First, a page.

Vulnerable Enough to Live but Strong Enough to Survive
Interview conducted by Ms. Tarryn Lua.
When I was in the third grade, Nelson Mandela came to visit New York city. He was part of a parade in Manhattan and he was in a bulletproof car. My mother pulled us out of school that day. As she explained to my sister and I, he was one of our leaders. We were responsible to be there to receive him.
Our name, Black Asia Magazine, explains itself in a mere few words. The title encompasses our mission. This site was founded as a way for people of the African diaspora, living in Asia, to share resources and grow in this part of the world. With that said, it does exist in the public domain. If other communities or individuals can benefit from our endeavors, its our pleasure to provide that.
The overwhelming majority of people we interview are black. Rarely, do we interview people from other communities. The interview below is one of our exceptions.
The subject of this interview is Ms. Catherine Openshaw. She has a unique and varied background. She grew up partly in Taiwan and partly in South Africa. She had to make herself very vulnerable to give us this interview. The history of South Africa is strikingly similar to the history of the United States. This is especially true with regard to race and the politics between different groups of people.
Catherine comes from one of these groups. She comes from a family that identifies as white. Over the course of her interview with BAM, Catherine goes into detail about this. Growing up, as Catherine shares with us, her household saw its fair share of conflict. This came about because of differences in opinion.
She spent a number of years trying to change the minds of her parents; both of whom were raised with some very traditional South African views.
This particular interview met with 2 distinct reactions from BlackAsiaMagazine’s audience. The first reaction was confusion. We’ve had friends, neighbors and viewers confront us with 1 specific question: ‘Why in the hell would you conduct an interview like this?’ For many black people globally, the views expressed by Catherine and Afrikaners in general, is frankly… reprehensible. Some people couldn’t bear to finish watching.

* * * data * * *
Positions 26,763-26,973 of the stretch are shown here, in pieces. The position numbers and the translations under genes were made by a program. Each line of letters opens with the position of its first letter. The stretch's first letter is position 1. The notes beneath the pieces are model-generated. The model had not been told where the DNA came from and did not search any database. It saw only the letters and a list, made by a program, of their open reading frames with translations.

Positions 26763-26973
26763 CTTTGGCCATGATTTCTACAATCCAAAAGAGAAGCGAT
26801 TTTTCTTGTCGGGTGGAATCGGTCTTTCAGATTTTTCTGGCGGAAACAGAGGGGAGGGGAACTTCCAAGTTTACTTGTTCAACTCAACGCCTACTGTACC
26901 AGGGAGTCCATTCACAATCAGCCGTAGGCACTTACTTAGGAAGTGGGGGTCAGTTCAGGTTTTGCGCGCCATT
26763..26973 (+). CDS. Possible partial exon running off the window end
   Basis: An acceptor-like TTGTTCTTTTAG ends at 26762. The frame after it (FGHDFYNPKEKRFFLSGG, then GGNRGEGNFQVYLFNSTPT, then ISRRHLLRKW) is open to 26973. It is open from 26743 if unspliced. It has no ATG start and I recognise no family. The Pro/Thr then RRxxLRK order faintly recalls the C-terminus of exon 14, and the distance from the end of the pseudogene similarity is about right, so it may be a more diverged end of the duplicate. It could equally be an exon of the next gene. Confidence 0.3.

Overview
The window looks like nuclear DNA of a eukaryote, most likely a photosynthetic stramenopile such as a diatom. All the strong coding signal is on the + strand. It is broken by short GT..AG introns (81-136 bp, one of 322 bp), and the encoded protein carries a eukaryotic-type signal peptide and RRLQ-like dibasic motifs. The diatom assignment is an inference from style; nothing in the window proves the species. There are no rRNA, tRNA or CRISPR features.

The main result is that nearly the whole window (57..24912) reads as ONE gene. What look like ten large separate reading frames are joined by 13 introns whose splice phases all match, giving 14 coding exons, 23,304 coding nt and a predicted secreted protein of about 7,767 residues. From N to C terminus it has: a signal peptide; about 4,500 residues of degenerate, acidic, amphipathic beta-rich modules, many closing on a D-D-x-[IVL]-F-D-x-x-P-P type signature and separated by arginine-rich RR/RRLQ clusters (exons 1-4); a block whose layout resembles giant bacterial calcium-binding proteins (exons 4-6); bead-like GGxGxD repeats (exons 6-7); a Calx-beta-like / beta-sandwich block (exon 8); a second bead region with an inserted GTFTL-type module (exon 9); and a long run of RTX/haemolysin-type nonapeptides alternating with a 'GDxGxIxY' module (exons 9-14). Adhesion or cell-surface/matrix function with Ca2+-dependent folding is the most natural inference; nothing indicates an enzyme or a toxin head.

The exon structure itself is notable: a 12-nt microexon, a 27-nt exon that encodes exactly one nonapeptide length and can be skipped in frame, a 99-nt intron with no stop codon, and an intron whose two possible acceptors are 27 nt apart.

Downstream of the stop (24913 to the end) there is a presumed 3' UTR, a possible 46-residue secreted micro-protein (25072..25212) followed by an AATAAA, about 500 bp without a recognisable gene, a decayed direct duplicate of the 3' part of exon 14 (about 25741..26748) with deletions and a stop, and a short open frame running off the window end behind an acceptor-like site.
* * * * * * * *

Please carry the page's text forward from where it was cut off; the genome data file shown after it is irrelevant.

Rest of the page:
The second reaction was praise, which came in the form of respect. As 1 viewer put it, “This interview spoke.” Conducting this sort of interview with such a vastly different subject was seen as a bold, rather a vanguard move on our part. It reached the heart of some very sensitive issues that are not often explored on any platform.
So how should we frame the answer to this most pressing of questions…’why’. What prompted BlackAsiaMagazine to conduct this interview? We live all over the world. Black people, people of African decent, Moors, people of color; we are called different things at different times and places. For this piece, BAM had to leave itself vulnerable to criticism.
As a global diaspora, there are certain key, crucial issues that strike a chord with all of us as a group. One of these issues is the reality of apartheid in South Africa. The world has, for the past few decades been a student of this situation and what it has evolved to be.
As a group, the situation in SA is one thing that defines us internationally. What else would BAM do besides examine a question which is at the core of our identity? As journalists, we are compelled to be impartial. All questions are multi-faceted, there is more than one side.
This question is no different. So… what does the other side think? What are the thoughts and feelings of a white South-African with regard to her own society and the legacies handed down to her? It is our hope that this interview conveys just that.